2). If the technical sphere and the production of code are
understood solely in terms of technical and economic efficiency,
there is little space for public involvement. This discourse
reinforces the barriers around the technical sphere, preventing
participation by interlopers (the ‘non-technical’ public) who
encumber the real business of ‘running code’.
But when the technical sphere and the production of code is
politicised, a space is made for public participation (Feenberg
2002; Lessig 1999; Sclove 1995). Understood as a value-based,
politically significant and collective activity, the production of
code encourages and facilitates a broader exchange of
knowledge and values, not just in terms of source code, but also
through supporting textual artefacts. There is some potential
here in the alternative value-based discourse of some free and
open source groups, not only of the Free Software Foundation
itself, but also other software groups like the Appropriate
Software Foundation. Moreover, with the increasing recognition
of the digital mediation of our human conduct, it is possible that
the politicisation of software code will develop correspondingly.
Democratic movements of various stripes have worked in the
past by rendering previously private and non-political things
97
(e.g., economy, gender, race, sexuality) public and political
(Benhabib 1996). There is also possibility that the political
implications of software development will extend beyond
existing technology groups to be acknowledged and debated by
the political-public at large.
There are various ways to flesh this suggestion out.
Methods already exist for increasing public participation in
technical design, including consensus conferences and scenario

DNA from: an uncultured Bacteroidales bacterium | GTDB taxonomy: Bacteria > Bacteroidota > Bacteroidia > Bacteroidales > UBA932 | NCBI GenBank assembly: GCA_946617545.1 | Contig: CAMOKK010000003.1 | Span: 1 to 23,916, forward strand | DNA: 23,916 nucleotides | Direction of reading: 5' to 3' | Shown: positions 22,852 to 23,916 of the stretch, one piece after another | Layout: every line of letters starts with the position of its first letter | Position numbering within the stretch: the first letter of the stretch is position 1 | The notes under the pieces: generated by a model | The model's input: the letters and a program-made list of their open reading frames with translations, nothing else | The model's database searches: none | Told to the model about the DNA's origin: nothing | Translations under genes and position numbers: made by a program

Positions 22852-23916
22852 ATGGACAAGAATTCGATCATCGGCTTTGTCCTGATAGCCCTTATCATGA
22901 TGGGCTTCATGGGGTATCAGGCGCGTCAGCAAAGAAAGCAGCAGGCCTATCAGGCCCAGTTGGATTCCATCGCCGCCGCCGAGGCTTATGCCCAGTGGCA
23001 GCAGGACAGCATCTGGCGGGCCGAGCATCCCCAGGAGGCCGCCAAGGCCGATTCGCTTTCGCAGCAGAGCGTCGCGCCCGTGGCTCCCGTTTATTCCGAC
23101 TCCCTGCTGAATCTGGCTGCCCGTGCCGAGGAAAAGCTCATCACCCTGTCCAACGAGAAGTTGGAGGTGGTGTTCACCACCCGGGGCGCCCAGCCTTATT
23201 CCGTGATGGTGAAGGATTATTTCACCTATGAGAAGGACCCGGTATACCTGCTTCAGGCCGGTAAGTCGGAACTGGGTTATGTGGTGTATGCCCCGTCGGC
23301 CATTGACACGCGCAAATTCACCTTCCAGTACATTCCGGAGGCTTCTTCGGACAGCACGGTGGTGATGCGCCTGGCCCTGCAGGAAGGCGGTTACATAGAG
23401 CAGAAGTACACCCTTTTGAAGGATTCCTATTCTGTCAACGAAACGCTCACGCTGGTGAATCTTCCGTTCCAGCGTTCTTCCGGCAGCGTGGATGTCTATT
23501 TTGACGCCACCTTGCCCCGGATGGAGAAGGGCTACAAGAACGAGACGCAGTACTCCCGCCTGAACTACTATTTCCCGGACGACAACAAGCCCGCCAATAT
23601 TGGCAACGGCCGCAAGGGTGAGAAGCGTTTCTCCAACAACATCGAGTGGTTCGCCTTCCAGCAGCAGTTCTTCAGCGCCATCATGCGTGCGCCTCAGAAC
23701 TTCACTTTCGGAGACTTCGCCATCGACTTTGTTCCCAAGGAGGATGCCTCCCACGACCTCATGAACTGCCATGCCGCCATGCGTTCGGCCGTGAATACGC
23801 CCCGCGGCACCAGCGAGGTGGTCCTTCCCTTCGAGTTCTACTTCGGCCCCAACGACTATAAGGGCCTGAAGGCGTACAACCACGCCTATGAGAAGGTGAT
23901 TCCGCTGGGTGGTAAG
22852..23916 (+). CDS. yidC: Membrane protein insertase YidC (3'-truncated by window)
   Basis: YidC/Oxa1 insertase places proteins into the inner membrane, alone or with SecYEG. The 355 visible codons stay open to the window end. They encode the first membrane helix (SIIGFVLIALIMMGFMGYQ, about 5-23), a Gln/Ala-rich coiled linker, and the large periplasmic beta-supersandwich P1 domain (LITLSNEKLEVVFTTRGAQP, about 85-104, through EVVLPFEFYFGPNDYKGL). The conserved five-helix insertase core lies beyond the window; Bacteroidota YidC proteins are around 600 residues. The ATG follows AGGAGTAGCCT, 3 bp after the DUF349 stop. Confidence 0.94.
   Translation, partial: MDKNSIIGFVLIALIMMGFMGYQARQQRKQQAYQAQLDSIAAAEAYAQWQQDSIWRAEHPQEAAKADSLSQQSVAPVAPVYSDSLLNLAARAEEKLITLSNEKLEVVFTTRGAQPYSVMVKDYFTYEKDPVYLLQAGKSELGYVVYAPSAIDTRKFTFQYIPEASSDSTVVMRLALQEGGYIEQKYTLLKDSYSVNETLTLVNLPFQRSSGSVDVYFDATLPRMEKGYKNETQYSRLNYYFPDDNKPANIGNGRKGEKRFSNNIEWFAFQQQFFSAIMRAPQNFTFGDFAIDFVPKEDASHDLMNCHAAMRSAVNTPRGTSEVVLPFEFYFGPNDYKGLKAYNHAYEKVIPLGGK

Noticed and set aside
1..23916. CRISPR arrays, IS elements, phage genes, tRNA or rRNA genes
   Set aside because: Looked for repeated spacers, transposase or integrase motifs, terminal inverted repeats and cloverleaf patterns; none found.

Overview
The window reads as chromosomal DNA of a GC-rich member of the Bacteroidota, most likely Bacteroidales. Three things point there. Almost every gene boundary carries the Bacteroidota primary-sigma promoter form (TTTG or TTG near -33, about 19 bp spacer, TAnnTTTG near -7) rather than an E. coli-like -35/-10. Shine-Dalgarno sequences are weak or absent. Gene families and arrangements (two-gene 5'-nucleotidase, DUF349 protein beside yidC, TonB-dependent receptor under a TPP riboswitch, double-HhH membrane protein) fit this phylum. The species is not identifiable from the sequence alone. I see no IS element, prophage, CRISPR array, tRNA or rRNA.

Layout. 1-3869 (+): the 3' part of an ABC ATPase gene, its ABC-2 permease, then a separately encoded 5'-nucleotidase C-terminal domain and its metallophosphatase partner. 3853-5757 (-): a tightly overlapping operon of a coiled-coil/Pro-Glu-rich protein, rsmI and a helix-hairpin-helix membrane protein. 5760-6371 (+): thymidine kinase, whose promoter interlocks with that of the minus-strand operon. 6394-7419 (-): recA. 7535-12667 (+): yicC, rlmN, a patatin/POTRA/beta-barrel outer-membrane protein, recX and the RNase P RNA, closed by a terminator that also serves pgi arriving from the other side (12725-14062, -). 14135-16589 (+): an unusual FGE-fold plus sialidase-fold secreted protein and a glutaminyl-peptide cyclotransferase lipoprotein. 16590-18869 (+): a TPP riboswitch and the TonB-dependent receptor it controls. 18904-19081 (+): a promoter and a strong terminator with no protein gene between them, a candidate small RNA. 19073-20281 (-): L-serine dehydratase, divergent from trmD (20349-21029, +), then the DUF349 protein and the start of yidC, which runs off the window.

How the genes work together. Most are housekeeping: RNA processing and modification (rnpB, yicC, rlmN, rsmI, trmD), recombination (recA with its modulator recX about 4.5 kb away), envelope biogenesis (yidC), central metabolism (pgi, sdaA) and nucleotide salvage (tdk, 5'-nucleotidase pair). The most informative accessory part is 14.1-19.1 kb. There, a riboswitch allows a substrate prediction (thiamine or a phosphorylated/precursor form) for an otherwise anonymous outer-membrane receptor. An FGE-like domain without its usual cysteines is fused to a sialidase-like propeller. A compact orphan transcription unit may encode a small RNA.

workshops. The literature in socio-technical and participatory
design considers these issues in depth (Kesan and Shah 2002;
Scacchi 2004; Sclove 1995). Parallel debates in participatory
democratic theory are valuable, even if this literature might err
on occasion by excluding the technical from democratic
concern. We do not deal with all these considerations here. But
we suggest that one possible route to inject public participation
into non-proprietary software development is to be found in
some form of associational democracy (Cohen and Arato 1992;
Hirst 1994).
A commitment to associational democracy in this context
would first of all mean fostering and encouraging socio-
technical associations in civil society. These democratically
organised associations would evaluate and politicise emerging
e-government systems and provide a mode of connection
between citizens and the body legally responsible for
developing these systems. These associations could place
advocates of certain core public concerns into forums of
technical and government decision-making. They could,
furthermore, serve an educative function in bringing wider
public understanding of the varying political implications of
software code, and of the government processes involved in
particular e-government systems. When injected into the
technical design and development process, associations could
contribute towards increasing public awareness and
engagement.
This is a wider possibility envisioned in Walt Scacchi’s
(2002: 3) imaginary of an ‘open government’:
Open government seeks to open for public sharing,
discussion, review, ongoing development and
refinement, and unrestricted reproduction
(replication and redistribution) the "source code"
of the products and processes of the business of
government. Open government represents a
concept that seeks more than just the adoption and
use of open source software systems by
98
government agencies. This concept seeks to
explore the potential and opportunities that can
emerge when one views the purpose of digital
government as also including how to empower and
engage an interested public… (Scacchi 2002: 4)

Public engagement with e-government processes, as Scacchi


implies, need not be restricted to monitoring technical design
and development. There is also the more radical opportunity for